Medically reviewed by Neil Chatterjee, MD
Hallucinogens are drugs that distort a person’s perception of sight and sound, along with their thinking processes and feelings. They are broadly classified as either classic hallucinogens (e.g., LSD, Psilocybin) or dissociative drugs (e.g., Ketamine, DXM). While both can cause hallucinations, dissociative drugs are also typified by feelings of detachment (or dissociation) from oneself or one’s environment.
Most hallucinogens are Schedule I controlled substances--meaning that they are illegal to use, have no medicinal value, and have high potential for abuse or dependency—with notable exceptions in Ketamine (Schedule III) and PCP (Schedule II). (You still can't walk into CVS with a Ketamine script,though--Ketamine is used as an intravenous anesthetic.)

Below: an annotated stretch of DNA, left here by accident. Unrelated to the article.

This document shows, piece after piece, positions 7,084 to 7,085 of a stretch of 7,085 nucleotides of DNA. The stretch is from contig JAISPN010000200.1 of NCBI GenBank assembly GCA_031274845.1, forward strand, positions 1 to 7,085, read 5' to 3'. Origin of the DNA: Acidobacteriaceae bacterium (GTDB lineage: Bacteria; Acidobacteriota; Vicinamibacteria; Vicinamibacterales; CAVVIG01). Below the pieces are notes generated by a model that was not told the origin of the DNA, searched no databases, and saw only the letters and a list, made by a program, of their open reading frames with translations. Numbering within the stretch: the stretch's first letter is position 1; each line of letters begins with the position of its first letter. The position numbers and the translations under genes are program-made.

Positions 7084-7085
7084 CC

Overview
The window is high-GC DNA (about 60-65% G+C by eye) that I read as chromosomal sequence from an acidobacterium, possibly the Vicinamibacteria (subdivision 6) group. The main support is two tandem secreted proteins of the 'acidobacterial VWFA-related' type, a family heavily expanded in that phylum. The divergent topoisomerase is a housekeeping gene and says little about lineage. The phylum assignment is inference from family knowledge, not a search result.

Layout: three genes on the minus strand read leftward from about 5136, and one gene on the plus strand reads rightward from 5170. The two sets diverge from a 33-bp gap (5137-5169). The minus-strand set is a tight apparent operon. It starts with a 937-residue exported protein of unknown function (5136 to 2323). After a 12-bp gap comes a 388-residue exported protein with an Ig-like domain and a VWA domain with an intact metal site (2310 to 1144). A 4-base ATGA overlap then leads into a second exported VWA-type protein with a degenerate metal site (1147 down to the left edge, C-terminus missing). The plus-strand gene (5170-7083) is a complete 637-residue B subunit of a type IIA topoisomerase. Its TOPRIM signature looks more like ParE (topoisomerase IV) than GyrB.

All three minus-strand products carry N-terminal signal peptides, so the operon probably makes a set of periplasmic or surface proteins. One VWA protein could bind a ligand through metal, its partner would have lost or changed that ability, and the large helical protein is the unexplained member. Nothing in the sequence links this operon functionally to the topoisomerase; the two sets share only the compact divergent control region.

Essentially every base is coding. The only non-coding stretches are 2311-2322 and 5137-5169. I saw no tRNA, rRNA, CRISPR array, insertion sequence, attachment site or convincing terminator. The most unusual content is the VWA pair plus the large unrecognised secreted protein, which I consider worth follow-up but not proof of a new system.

More research needs to be done to fully understand how hallucinogens affect the brain and body.
The limited existing research suggests that classic hallucinogens disrupt communication between brain chemical systems throughout the nervous system. Some hallucinogens also seem to interfere with the serotonin, the chemical partially responsible for mood and feelings of happiness.
Dissociative drugs interfere with the action of glutamate, a neurological chemical that regulates pain perception, emotion, and memory.
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